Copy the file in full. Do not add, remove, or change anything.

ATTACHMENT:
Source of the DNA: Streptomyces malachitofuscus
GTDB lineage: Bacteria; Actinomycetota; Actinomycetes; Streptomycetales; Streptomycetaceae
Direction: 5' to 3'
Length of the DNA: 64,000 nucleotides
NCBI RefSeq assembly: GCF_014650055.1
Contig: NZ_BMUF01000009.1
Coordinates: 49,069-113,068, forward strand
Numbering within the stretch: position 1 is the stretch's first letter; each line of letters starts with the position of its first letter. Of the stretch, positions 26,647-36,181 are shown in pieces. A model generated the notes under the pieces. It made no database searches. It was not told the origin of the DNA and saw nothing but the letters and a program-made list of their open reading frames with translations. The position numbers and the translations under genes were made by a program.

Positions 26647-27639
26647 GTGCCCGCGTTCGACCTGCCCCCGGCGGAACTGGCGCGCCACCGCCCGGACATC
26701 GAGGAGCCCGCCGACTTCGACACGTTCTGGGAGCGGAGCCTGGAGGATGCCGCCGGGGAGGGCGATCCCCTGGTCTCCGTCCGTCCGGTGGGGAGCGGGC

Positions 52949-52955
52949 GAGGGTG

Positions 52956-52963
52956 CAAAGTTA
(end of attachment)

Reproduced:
Source of the DNA: Streptomyces malachitofuscus
GTDB lineage: Bacteria; Actinomycetota; Actinomycetes; Streptomycetales; Streptomycetaceae
Direction: 5' to 3'
Length of the DNA: 64,000 nucleotides
NCBI RefSeq assembly: GCF_014650055.1
Contig: NZ_BMUF01000009.1
Coordinates: 49,069-113,068, forward strand
Numbering within the stretch: position 1 is the stretch's first letter; each line of letters starts with the position of its first letter. Of the stretch, positions 26,647-36,181 are shown in pieces. A model generated the notes under the pieces. It made no database searches. It was not told the origin of the DNA and saw nothing but the letters and a program-made list of their open reading frames with translations. The position numbers and the translations under genes were made by a program.

Positions 26647-27639
26647 GTGCCCGCGTTCGACCTGCCCCCGGCGGAACTGGCGCGCCACCGCCCGGACATC
26701 GAGGAGCCCGCCGACTTCGACACGTTCTGGGAGCGGAGCCTGGAGGATGCCGCCGGGGAGGGCGATCCCCTGGTCTCCGTCCGTCCGGTGGGGAGCGGGC

Positions 52949-52955
52949 GAGGGTG

Positions 52956-52963
52956 CAAAGTTA